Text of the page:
I used to count down the days until Feb. 14. I lived for the promise of cutting out paper hearts instead of sitting through phonics lessons. Being the perfectionist I am, I would spend days on end meticulously crafting valentines for all of my classmates, embellishing each with glitter, glue, hearts, and pink lace.
I once saw syrupy cherry lollipops and cards adorned with lopsided hearts as an expression of love, whatever that meant to a 10-year-old. But I was soon hit with the reality of love—or lack thereof.
School hallways plastered with glittery hearts weren’t always enough to deflect the true meaning of the holiday. I spent middle school weaving past couples who held hands in the halls and watching as sappy love notes were inconspicuously slipped into lockers.
In high school, the overeager displays of affection only got worse. It felt like everyone was either stressing about where to make a dinner reservation or pretending that Valentine’s Day didn’t exist to avoid the inevitable tears. I don’t think it’ll be too hard to guess which category I fell into.
Flash forward to Feb. 14, 2022. I sat in the back of my friend’s car and held up the heart-shaped lollipop I’d just unwrapped, unsure whether I should laugh or cry at its blatant mockery of my love life. Half of the candy remained perfectly intact, glistening red under the dim parking lot light. The rest of it had shattered, the jagged shards of candy spilling onto my lap. As “Enchanted,” Taylor Swift’s unofficial anthem for overly analytical hopeless romantics, played in the background, I felt my tendency to overthink creeping in.
I’m the type of person to read into things. And I mean really read into them. As ridiculous as it might sound, I saw myself reflected in the fragmented piece of candy before me.
Part of me wanted to retain hope, clinging tight to the idea of love I’d dreamed up when I was little. But, that hope was slowly crumbling as I spent my 18th Valentine’s Day without the flowers or chocolates (or boyfriend) I watched girls at school gush over. Valentine’s Day had become nothing more than a self-enforced social media cleanse to avoid scrolling through the countless pictures of the same couples proclaiming their love for one another (as if the monthly anniversary posts weren’t enough).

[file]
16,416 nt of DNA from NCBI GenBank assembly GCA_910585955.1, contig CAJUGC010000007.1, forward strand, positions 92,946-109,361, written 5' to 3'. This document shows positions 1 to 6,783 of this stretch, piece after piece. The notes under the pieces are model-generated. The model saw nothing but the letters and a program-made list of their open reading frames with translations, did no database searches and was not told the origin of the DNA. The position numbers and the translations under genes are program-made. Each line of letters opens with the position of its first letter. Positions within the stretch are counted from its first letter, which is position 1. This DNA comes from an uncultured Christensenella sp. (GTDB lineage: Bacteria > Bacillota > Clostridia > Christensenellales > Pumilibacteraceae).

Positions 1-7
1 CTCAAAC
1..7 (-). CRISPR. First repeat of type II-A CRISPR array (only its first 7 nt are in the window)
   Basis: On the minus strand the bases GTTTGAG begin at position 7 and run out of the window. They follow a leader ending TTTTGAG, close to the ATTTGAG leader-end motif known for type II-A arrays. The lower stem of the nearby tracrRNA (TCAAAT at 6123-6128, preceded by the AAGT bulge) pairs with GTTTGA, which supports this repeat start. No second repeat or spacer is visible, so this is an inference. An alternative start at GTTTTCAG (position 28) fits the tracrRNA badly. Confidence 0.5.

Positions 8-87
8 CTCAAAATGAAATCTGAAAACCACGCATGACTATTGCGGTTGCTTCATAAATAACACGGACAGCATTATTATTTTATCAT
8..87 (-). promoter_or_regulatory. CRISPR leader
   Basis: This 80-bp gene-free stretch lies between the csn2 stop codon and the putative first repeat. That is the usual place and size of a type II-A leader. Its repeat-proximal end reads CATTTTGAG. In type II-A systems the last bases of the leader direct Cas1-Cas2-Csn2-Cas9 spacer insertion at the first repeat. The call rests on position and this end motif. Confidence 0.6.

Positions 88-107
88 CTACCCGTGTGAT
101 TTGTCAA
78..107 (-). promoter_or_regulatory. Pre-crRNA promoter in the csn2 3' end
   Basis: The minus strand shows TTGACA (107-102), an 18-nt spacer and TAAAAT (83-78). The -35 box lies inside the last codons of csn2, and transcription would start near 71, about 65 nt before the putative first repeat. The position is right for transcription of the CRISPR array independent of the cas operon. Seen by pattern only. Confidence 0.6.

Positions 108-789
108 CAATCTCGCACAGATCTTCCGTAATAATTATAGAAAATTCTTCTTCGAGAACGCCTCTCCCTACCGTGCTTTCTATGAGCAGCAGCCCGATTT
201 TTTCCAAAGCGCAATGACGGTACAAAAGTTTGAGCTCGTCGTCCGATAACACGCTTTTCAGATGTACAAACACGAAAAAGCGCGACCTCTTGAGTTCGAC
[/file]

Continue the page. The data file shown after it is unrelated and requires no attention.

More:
Now here’s the thing—I was subconsciously aware that I was by no means unique in my situation. Even as I was sitting there with the broken lollipop that I’d given unnecessary metaphorical value to, I was surrounded by friends. None of us had the bouquets of roses that society had made us believe we should covet, but we had each other. So maybe this wasn’t the way my nine-year-old self imagined I’d be spending Valentine’s Day as a senior in high school, but I was surrounded by so much love.
Although we spent the night at a restaurant full of couples, dinner dates were the last thing on my mind. I don’t remember what we talked about or why we spent half the night laughing, but I do know that it brought me the same joy that childhood card exchanges once had.
I won’t lie and say that Valentine’s Day is something I’m looking forward to this year. I know it won’t be filled with the type of romance you read about in Jane Austen novels, but I’ve at least learned how to make it bearable.
So whether you’re anticipating or dreading Feb. 14, try to surround yourself with the people, places, and things that you love and that make you feel loved. Instead of lamenting the romantic love that has yet to enter your life, take the time to appreciate the other types of love that are already in front of you.
Valentine’s Day might praise romance, but I’d argue that platonic love is so much stronger. The word “valentine” has origins in the idea of strength, so who’s to say that the unbreakable bonds between friends don’t qualify for celebration too?
Although, if you are single, maybe skip the heart-shaped candy. No matter how much strength you try to embrace, you never know when a broken lollipop will be enough to make you cry—or perhaps even become the inspiration for your writing an entire year later.